This project first appeared in MAKE Volume 38, on page 96.

Sriracha pepper sauce as we know it today has been popularized by Huy Fong Foods in California and their big red bottle (complete with a giant rooster logo and bright green cap, making it easy to identify in your fridge). But the traditional Thai sauce, nam phrik si racha, has a rich history and is named after the coastal city Si Richa (or Sri Racha) in central Thailand’s Chonburi Province, where it’s a favorite on seafood.

Here’s a version you can make in your own kitchen. I adapted the recipe from The Sriracha Cookbook by Randy Clemens.


It’s not as spicy as the Huy Fong version, but you can adjust the heat to suit your taste. In any case, it gives you major street cred — especially when you bust it out in a swing-top stopper bottle or a Mason jar.

This sauce has a great, addicting flavor — hot, sweet, and garlicky — and just like the real “rooster sauce,” it tastes awesome on just about anything. Next time, I might try red serranos and a few extra Thai chilies to up the Scoville factor!

Dual Chili Extruder

Can’t get enough rooster? Try 3D-printing this twin nozzle from Thingiverse user Moko of Melbourne, Australia. “Double the nozzles for twice the spiciness in half the time!”

Project Steps

Prep the peppers and garlic.

CAUTION: Please wear gloves while handling chili peppers. Capsaicin can irritate your skin, eyes, nose, and mouth.

Remove stems from chili peppers and halve lengthwise. Leave the seeds in. Capsaicin is the compound that makes peppers hot and it is most concentrated in the membranes surrounding the seeds. You’ll strain the seeds out later, so if you can handle the heat, leave everything in!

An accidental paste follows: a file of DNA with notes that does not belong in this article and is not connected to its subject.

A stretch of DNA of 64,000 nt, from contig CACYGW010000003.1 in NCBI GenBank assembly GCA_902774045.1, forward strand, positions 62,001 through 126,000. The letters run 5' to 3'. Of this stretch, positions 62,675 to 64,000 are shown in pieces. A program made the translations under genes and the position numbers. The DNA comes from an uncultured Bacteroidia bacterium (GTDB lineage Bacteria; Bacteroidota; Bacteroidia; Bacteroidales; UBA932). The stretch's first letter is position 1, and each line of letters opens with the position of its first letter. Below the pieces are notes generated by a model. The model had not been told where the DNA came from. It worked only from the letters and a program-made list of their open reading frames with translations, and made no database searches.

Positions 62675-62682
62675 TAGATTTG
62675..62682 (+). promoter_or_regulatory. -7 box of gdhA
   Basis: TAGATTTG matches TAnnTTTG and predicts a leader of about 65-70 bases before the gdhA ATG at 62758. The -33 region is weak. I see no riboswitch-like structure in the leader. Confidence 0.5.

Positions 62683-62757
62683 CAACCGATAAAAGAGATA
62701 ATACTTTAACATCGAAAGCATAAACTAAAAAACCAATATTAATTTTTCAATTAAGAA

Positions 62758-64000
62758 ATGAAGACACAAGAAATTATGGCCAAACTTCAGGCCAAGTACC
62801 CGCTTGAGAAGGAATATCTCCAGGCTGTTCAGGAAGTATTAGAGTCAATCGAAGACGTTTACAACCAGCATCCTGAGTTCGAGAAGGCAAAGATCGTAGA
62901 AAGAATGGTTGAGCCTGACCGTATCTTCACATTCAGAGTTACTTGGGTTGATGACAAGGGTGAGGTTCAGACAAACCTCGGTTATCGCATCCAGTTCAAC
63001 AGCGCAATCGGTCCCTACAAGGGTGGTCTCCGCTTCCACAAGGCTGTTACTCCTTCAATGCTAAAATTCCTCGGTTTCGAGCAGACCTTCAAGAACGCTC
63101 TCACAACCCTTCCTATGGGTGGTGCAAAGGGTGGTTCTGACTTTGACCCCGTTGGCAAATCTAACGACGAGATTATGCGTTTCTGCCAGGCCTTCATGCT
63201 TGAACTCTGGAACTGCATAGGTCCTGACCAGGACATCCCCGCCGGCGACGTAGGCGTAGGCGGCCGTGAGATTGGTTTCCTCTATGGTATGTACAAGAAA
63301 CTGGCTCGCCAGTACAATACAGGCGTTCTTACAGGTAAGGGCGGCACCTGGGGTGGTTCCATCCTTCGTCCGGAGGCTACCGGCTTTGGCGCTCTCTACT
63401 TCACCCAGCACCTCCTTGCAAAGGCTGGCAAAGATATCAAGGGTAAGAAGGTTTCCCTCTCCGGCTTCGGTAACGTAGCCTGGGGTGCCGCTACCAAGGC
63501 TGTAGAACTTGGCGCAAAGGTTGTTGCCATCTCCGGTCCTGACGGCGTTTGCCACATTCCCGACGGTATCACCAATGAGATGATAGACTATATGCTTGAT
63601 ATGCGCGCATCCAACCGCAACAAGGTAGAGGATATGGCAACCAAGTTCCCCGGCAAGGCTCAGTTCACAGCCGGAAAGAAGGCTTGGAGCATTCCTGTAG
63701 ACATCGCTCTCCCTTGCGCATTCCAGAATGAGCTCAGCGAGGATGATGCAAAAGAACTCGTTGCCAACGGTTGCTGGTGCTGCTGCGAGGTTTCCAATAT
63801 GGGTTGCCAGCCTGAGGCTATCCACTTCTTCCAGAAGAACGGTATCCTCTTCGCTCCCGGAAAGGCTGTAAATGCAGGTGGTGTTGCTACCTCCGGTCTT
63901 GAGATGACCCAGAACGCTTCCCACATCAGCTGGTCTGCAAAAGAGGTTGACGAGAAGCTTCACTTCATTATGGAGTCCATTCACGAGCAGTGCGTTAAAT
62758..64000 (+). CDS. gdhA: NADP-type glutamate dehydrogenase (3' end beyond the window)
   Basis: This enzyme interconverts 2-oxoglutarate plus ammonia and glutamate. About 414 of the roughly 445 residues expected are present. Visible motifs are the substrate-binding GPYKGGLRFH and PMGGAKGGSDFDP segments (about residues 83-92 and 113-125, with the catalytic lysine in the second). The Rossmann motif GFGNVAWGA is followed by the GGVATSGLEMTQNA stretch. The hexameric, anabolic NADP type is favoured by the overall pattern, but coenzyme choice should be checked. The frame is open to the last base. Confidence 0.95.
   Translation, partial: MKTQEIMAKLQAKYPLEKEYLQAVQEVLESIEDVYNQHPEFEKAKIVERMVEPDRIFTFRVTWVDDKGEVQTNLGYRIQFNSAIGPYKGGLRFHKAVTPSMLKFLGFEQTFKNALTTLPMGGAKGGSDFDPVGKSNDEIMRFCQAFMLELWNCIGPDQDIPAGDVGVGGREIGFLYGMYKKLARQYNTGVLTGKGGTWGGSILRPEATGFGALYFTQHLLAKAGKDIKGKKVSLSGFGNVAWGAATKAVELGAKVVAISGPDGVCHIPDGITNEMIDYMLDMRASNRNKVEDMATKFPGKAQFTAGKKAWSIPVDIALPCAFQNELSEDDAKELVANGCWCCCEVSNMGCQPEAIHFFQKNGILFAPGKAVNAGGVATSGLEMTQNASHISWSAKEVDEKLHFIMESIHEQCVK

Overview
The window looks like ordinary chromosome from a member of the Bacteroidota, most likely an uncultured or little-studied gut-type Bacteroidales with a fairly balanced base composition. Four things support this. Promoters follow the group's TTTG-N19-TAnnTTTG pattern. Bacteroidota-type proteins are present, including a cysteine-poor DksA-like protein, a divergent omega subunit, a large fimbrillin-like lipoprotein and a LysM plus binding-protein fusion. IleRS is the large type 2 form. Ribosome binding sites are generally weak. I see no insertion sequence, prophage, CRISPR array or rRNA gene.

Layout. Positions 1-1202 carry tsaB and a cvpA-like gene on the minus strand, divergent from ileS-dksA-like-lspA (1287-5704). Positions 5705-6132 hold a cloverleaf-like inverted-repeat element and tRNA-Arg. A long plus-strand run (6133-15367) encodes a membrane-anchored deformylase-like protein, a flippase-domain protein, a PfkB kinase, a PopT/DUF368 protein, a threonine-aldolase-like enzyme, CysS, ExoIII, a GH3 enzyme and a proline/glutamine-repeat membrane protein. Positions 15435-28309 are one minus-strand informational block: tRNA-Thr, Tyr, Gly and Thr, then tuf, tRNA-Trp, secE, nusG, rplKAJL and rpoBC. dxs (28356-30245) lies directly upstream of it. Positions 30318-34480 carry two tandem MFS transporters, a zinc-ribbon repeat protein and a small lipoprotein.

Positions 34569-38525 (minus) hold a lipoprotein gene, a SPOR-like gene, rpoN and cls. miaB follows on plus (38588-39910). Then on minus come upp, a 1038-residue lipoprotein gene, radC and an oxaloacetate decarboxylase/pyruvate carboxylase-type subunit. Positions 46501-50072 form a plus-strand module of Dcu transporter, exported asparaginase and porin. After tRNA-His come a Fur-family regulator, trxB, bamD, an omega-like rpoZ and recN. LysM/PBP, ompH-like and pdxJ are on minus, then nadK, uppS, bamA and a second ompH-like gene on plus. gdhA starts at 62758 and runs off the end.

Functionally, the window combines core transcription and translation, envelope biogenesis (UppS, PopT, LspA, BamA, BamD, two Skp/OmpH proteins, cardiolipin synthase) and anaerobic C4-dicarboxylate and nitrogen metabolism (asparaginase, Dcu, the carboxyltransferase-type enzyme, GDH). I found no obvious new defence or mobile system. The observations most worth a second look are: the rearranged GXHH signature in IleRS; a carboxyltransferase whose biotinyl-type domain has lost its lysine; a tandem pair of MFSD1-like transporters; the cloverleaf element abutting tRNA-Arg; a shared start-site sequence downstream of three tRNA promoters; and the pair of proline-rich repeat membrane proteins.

Remove outer skin from cloves of garlic. I use the back of a knife: place the garlic clove on a hard surface, and then press down gently with the knife to crack the skin and help it come off easier.


In your food processor, add peppers, granulated sugar, garlic powder, garlic, brown sugar, and salt. Pulse until a coarse puree forms.

Stir daily.

Transfer the mixture to a 1qt glass jar and seal. Store jar at room temperature.

Stir daily, for 7 days. This allows a mild fermentation and allows all the flavors to develop.

Boil and simmer.

Pour pepper mixture into small saucepan over medium heat. Add vinegar and bring to a boil. Lower heat and simmer gently for 5 minutes.

Remove from heat after 5 minutes and let cool completely.

Strain and taste.

Line a bowl with a metal strainer and pour the mixture into it. Stir and press the solids until no liquid remains in the strainer. This is time-consuming, so you must be patient.

Taste your Sriracha and adjust seasonings and consistency to suit your taste. You can add more salt (I recommend adding no more than 1/4 tsp at a time), garlic powder, vinegar, sugar, or even a little fish sauce. I added a little bit of veggie oil to mine to improve “mouthfeel.”

Bottle and enjoy!

Funnel the sauce into bottles and seal. Keep refrigerated for up to 6 months.